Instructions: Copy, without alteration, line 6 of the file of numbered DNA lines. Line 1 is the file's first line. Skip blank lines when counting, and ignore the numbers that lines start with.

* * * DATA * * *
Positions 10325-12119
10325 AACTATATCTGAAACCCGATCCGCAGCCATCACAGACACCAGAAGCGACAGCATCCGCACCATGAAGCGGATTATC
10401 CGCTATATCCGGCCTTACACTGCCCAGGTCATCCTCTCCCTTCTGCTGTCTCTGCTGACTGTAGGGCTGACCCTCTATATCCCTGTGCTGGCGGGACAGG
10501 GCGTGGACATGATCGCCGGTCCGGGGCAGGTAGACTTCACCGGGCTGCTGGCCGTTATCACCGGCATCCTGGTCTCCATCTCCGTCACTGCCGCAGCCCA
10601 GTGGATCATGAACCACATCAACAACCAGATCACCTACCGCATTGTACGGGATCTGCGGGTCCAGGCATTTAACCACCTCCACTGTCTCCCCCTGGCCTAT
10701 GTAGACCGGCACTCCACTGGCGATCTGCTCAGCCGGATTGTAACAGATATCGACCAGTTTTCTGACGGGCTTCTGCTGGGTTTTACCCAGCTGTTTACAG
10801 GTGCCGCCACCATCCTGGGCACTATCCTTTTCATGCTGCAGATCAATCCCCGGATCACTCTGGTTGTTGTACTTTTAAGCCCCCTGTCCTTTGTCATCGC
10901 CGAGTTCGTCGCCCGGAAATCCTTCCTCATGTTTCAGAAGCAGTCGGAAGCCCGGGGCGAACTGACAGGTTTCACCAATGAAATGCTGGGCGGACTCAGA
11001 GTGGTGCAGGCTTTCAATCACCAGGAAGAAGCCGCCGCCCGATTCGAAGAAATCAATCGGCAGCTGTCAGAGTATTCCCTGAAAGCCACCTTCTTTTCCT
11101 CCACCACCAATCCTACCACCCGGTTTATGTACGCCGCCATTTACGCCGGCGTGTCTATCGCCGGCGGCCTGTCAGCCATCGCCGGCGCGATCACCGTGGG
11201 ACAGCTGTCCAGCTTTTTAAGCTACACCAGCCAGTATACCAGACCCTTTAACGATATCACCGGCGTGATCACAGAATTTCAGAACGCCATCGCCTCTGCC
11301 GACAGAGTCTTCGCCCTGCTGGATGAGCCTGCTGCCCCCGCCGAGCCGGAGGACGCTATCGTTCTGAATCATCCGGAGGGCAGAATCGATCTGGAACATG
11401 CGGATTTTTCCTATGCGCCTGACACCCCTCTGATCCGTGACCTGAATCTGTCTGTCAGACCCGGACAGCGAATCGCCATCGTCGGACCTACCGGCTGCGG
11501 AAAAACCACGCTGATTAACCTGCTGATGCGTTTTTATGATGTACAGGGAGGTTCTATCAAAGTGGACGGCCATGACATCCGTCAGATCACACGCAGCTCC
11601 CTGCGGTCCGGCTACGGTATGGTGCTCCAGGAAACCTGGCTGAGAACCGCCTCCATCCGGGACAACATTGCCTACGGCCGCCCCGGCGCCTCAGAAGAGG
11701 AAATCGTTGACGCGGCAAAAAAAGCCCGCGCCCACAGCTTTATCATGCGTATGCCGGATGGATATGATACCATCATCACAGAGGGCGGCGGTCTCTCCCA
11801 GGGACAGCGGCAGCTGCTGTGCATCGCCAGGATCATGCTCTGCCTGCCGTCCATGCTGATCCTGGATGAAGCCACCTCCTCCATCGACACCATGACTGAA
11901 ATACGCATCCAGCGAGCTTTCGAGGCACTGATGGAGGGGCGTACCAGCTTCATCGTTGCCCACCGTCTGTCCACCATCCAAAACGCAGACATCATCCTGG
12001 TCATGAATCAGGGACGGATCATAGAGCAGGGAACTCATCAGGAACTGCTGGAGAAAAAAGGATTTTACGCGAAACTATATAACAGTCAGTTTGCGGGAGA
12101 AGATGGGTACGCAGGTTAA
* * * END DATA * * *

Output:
10701 GTAGACCGGCACTCCACTGGCGATCTGCTCAGCCGGATTGTAACAGATATCGACCAGTTTTCTGACGGGCTTCTGCTGGGTTTTACCCAGCTGTTTACAG